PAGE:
The number of Americans sickened by bites from infected mosquitoes, ticks or fleas tripled from 2004 to 2016 - a result of rising global temperatures and increased worldwide travel, U.S. health officials said Tuesday.
Overseas travel also is contributing to the increase, with travelers picking up insect-borne illnesses in other lands and bringing them back to the United States. In my home state of Rhode Island, where winters have gotten warmer and shorter, these tiny, sesame seed-sized insects have more time to bite humans and spread Lyme disease.
The nine new threats reported in the US since 2004 include seven new tick-borne pathogens, including the Heartland and Bourbon viruses in the Midwest and a new Borrelia species - B. mayonii - that has caused Lyme disease in the upper Midwest.
What's more, nine germs spread by these insects - including Zika virus and chikungunya virus, which spread by mosquitoes, and babesiosis, which spreads by ticks - were discovered or introduced to the USA during the study period, according to the report.
The number of vector-borne illnesses in the US tripled from 2004 to 2016, rising to almost 650,000 cases. However, a 2016 report from the U.S. Global Change Research Program found evidence that climate change has contributed to the expanding range of ticks.
In 2004, just 27,388 cases of these diseases were reported.
Data have shown that Zika, once thought to be a benign virus, has caused numerous birth defects in the U.S. Zika and West Nile, which has caused epidemics since it was first introduced in the U.S.in 1999, were the most commonly reported mosquito-borne diseases in the continental U.S.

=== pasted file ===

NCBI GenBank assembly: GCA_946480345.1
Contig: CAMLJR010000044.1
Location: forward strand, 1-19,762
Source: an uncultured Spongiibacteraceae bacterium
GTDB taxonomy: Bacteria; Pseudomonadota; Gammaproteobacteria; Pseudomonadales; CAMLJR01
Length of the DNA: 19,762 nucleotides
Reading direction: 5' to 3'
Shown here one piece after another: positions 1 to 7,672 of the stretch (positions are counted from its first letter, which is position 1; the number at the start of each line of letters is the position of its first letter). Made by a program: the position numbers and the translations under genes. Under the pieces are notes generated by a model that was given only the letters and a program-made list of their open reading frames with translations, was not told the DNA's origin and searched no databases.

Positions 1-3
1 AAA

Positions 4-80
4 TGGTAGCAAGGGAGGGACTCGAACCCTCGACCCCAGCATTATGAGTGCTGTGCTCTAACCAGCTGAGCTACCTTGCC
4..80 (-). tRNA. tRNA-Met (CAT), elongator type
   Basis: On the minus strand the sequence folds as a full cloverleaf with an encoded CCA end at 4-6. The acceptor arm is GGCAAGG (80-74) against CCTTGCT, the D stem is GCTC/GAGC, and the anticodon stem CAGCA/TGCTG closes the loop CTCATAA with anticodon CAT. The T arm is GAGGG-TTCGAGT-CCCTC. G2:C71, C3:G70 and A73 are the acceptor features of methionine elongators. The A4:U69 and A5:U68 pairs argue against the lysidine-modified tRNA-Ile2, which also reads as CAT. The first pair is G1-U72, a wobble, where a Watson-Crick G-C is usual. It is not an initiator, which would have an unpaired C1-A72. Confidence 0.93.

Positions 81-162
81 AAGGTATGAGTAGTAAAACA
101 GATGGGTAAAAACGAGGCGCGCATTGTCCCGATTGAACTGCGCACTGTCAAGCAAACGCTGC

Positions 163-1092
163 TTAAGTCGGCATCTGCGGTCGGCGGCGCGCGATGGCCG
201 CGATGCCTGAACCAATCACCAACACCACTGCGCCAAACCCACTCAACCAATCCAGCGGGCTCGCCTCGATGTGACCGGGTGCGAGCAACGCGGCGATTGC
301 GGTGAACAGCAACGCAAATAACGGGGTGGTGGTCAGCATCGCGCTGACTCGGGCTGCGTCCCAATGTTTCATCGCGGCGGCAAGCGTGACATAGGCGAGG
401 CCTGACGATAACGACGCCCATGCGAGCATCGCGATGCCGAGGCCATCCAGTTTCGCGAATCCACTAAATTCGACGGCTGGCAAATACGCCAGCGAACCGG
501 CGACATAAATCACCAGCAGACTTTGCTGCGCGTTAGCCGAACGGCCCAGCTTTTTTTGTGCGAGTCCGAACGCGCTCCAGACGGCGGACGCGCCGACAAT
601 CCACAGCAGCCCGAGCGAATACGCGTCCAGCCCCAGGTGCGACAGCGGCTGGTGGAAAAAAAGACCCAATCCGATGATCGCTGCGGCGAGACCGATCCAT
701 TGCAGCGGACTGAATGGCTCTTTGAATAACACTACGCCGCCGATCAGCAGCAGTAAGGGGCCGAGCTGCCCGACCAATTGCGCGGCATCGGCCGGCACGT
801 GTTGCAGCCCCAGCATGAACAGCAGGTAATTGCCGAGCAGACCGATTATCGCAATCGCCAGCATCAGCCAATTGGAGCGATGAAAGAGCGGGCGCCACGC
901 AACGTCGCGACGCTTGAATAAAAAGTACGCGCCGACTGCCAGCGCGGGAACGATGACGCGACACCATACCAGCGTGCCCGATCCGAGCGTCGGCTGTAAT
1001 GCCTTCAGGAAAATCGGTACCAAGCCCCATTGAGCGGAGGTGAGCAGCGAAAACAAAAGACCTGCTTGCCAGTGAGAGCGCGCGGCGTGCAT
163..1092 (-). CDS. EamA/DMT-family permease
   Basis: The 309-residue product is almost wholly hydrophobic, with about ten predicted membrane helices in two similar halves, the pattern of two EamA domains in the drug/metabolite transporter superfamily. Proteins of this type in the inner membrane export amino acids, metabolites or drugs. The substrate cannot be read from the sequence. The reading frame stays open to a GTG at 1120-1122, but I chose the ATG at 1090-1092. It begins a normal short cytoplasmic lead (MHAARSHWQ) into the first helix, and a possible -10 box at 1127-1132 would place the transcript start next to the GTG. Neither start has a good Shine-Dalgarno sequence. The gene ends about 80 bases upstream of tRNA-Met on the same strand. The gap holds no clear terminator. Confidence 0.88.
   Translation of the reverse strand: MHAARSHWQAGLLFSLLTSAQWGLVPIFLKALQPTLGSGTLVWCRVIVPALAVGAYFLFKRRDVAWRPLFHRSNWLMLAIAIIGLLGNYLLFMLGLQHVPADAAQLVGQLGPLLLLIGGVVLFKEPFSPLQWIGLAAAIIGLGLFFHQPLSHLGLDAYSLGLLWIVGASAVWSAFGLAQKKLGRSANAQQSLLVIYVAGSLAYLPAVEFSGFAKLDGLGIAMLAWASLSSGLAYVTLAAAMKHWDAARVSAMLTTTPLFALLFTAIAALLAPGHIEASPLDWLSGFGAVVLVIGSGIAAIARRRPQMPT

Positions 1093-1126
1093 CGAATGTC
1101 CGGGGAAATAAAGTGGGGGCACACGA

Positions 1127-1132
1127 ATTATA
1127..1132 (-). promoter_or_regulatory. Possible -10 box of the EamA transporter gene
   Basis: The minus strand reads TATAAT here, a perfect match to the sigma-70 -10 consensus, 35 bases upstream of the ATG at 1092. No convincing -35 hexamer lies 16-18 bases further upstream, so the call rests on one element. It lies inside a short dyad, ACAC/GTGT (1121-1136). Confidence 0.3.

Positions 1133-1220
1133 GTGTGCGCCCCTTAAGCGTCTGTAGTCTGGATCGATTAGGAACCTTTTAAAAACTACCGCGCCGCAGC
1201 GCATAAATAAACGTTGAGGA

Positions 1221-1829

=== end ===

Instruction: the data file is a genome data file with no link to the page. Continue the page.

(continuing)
"Zika, West Nile, Lyme, and chikungunya-a growing list of diseases caused by the bite of an infected mosquito, tick, or flea-have confronted the U.S.in recent years, making a lot of people sick".
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According to data from a new CDC Vital Signs report, more than 640,000 cases of vector-borne illnesses like Zika, West Nile virus and Lyme disease were reported to the National Notifiable Disease Surveillance System (NNDSS) by state health departments from 2004 through 2016, although the actual total is thought to be much higher.
"Why the increase? Mosquitoes and ticks are moving into new areas nationwide", Robert Redfield, MD, director of the CDC said in a media telebriefing. Longer, hotter summers are not helping, said Dr. Lyle Petersen of the CDC's National Center for Emerging and Zoonotic Infectious Diseases. Warmer weather has also made tick and mosquito season longer, and mosquitoes tend to become more infectious during heat waves.
With added support, these agencies can better test for and track diseases and pests, train staff to conduct prevention and control activities, and educate the public on how to prevent bites, the researchers said.
"We understand that Congress and the administration have many hard choices to make", he said.
"Vector-borne diseases such as Lyme disease and Zika virus disease can devastate patients and their families, causing significant suffering", he told Agence France-Presse.
Treating outdoor gear, such as boots, pants, socks, and tents, with permethrin or use permethrin-treated clothing and gear.
"This includes wearing long-sleeved shirts and long trousers, and making sure you use a proper insect repellent, especially when walking in wooded and grassy areas, where the risk for tick bites is significantly increased", Glatter said.
People with pets should regularly inspect the animals to make sure they aren't carrying ticks that can be brought indoors, Glatter said.